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Institutional factors associated with adherence to quality measures for stage I and II non-small cell lung cancer.

Khorfan R, Cooke DT, Meguid RA, Backhus L, Varghese TK, Farjah F, Bilimoria KY, Odell DD, ThORN Collaborative. Institutional factors associated with adherence to quality measures for stage I and II non-small cell lung cancer. The Journal of Thoracic and Cardiovascular Surgery. 2021 Sep 1; 162(3):649-660.e8.

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Abstract:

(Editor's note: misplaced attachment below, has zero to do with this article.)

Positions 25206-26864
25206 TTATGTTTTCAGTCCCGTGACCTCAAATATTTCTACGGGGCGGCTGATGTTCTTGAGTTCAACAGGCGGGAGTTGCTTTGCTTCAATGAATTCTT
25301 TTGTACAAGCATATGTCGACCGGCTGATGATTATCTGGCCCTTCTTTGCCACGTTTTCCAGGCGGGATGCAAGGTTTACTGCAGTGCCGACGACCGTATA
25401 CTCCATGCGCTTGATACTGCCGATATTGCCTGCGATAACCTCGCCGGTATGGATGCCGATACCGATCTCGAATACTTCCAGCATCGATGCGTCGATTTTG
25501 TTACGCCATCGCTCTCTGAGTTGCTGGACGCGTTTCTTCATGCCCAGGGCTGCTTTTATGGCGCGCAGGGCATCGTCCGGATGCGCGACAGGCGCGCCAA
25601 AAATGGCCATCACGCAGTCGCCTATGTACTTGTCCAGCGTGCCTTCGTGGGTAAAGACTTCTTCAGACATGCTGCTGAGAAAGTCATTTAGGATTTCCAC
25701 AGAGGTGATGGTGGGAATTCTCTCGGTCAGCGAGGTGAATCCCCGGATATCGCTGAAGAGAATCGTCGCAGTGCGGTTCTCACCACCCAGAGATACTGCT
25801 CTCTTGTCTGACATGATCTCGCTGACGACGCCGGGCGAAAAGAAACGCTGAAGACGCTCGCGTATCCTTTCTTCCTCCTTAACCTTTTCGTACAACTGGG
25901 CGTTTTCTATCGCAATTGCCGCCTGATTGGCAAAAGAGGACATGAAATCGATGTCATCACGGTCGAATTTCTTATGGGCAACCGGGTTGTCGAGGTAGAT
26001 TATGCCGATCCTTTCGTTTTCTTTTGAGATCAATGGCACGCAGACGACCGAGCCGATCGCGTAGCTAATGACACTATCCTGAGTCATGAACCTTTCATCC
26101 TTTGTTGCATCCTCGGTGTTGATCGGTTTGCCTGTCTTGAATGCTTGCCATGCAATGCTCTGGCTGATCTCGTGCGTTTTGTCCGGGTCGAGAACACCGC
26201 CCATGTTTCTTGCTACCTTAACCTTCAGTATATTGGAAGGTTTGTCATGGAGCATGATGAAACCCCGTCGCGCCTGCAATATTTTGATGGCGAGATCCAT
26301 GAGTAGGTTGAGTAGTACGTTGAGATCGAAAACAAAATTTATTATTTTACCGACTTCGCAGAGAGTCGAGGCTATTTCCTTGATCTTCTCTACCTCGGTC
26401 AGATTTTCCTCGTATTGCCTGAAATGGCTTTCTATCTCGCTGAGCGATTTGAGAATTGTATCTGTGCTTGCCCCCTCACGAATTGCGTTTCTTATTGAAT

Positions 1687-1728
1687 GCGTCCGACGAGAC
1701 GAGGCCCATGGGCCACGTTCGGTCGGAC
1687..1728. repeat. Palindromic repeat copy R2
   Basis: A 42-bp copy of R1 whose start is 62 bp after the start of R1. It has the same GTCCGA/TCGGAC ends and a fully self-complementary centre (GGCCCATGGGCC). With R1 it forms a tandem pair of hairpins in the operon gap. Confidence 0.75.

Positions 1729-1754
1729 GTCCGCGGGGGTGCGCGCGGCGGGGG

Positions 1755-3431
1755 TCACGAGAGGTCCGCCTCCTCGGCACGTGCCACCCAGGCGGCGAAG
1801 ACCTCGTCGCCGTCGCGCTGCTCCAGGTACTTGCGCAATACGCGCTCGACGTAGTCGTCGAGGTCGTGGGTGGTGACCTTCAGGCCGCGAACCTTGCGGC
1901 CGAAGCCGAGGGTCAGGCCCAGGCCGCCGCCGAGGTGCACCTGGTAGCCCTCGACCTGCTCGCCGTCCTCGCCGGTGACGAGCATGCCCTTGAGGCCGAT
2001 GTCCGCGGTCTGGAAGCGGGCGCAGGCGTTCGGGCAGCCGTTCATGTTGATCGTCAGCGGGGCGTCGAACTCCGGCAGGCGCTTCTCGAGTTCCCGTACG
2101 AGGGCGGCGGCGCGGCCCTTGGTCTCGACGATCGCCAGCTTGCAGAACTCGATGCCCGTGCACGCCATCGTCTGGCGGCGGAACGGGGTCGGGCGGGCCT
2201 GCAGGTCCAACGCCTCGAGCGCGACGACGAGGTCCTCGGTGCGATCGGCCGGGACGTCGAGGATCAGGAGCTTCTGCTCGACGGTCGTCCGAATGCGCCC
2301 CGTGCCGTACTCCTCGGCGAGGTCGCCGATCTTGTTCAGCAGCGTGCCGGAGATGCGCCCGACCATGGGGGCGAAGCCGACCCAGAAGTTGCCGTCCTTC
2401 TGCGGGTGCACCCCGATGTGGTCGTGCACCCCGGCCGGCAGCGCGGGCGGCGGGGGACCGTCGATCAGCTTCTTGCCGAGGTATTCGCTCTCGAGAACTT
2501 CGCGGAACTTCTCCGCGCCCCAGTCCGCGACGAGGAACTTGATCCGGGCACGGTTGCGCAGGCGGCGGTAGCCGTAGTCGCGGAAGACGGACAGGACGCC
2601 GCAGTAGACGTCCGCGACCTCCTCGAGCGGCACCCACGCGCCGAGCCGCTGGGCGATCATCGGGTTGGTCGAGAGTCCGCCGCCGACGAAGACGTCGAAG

OBJECTIVE: Although previous studies have identified variation in quality lung cancer care, existing quality metrics may not fully capture the complexity of cancer care. The Thoracic Surgery Outcomes Research Network recently developed quality measures to address this. We evaluated baseline adherence to these measures and identified factors associated with adherence. METHODS: Patients with pathologic stage I and II non-small cell lung cancer from 2010 to 2015 were identified in the National Cancer Database. Patient-level and hospital-level adherence to 7 quality measures was calculated. Goal hospital adherence threshold was 85%. Factors influencing adherence were identified using multilevel logistic regression. RESULTS: We identified 253,182 patients from 1324 hospitals. Lymph node sampling was performed in 91% of patients nationally, but only 76% of hospitals met the 85% adherence mark. Similarly, 89% of T1b (seventh edition staging) tumors had anatomic resection, with 69% hospital-level adherence. Sixty-nine percent of pathologic stage II patients were recommended chemotherapy, with only 23% hospitals adherent. Eighty-three percent of patients had biopsy before primary radiation, with 64% hospitals adherent. Higher volume and academic institutions were associated with nonadherence to adjuvant chemotherapy and radiation therapy measures. Conversely, lower volume and nonacademic institutions were associated with inadequate nodal sampling and nonanatomic resection. CONCLUSIONS: Significant gaps continue to exist in the delivery of quality care to patients with early-stage lung cancer. High-volume academic hospitals had higher adherence for surgical care measures, but lower rates for coordination of care measures. This requires further investigation, but suggests targets for quality improvement may vary by institution type.





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